continuing from The Papal No:
The "great mystery" – in which the bride/church responded to the "gift of love: from the bridegroom/priest – defined the holiness to which the church’s "hierarchical structure is totally ordered." That is, the bridegroom (Jesus/priests) both offered and was the gift; the bride (church), being female, was to receive and respond to the bridegroom.
In this hierarchy, wrote John Paul II, "it is precisely ‘the woman,’ Mary of Nazareth, who is the ‘figure of the Church: – female and passive (receivers.) The man, Jesus, was the figure of the priest, male and active (giver). For this reason, the Catholic Church could never be called ‘he.’ The (active)prest was to the (receptive) church what the bridegroom was to the bride, putting the spiritual community in a literal relationship with biology. The pope did not address the prickly logical consequence of Jesus being a "bridegroom" to his mother, a "bride."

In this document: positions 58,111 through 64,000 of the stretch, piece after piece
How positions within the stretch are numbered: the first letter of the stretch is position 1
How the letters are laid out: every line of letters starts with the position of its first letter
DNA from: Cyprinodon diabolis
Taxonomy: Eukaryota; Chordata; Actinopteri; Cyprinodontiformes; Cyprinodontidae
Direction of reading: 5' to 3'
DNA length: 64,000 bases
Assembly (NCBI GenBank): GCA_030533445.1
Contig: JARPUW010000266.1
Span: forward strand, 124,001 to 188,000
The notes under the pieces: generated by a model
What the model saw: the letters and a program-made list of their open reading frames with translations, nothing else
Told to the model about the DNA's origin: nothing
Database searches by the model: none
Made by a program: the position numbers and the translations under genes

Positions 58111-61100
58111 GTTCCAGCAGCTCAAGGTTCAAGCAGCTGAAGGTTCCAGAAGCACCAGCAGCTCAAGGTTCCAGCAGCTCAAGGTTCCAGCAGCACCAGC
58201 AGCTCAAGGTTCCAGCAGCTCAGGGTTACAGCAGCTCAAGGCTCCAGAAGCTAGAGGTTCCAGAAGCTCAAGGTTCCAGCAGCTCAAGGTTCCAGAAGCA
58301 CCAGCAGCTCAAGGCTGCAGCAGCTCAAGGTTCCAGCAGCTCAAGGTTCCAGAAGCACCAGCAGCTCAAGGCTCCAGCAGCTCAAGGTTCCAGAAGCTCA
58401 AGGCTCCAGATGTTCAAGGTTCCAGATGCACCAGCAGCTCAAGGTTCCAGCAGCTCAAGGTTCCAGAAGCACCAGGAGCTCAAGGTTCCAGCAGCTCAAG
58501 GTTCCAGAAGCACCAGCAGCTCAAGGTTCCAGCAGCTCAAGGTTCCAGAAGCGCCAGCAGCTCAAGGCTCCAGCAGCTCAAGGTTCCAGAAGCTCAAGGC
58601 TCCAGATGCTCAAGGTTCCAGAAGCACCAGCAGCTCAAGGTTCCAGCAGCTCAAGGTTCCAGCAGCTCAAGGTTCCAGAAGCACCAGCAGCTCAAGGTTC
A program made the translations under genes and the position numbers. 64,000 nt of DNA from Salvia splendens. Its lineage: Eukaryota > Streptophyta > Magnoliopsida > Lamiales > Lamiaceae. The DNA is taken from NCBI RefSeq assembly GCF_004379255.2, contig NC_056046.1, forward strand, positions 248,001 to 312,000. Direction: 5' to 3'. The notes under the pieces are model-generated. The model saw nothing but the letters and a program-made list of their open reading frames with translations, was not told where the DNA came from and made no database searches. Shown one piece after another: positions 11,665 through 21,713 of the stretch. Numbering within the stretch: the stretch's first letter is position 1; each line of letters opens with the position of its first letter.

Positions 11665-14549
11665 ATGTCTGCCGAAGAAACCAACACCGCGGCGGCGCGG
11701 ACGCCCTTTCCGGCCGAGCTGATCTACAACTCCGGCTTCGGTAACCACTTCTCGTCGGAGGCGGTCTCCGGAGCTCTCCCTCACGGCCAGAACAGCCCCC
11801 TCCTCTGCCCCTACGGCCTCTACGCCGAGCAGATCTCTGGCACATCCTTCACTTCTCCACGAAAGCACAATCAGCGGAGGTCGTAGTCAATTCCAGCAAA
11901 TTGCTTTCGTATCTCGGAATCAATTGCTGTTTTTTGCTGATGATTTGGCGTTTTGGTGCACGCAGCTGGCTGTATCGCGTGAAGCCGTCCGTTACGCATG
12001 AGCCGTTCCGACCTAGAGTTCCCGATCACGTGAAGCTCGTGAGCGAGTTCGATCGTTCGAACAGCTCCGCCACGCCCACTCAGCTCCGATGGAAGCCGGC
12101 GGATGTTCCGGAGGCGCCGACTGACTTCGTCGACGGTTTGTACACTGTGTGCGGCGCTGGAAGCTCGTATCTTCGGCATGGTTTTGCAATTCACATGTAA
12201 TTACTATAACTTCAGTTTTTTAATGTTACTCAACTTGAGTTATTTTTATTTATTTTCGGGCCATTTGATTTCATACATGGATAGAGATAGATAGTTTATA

This concretization of the bridegroom/bride metaphor contained an internal contradiction that critics were quick, to point out as did religion writer Peter Steinfels:
Complementarity of the sexes...might be said to require both men and women as priests rather than limit priesthood to one sex. [Instead] of delineating male-female difference, spousal imagery might simply stress an intimacy, union and interdependence in divine–human love that would be incongruous with excluding one sex from priesthood.
According to the concept of complementarity, if men could be both bridegroom (priest) and bride (church member), then women should be both bride and bridegroom. Anything less would break apart the complementarity between male and female. That is, with the altar as an axis for the law of complementarity, Rome violated that law by putting males on both sides of the altar. In its insistence upon natural law and heterosexual complementarity within a ‘nuptial; arrangement, the Vatican had also created and maintained a homosexual one. The only way around this state of affairs was to declare the Church, including its male members, to be a woman.
- Halter, Deborah, The Papal No: A Comprehensive Guide to the Vatican's Rejection of Women's Ordination
, New York: The Crossroad Publishing Company, 2004, pp 78.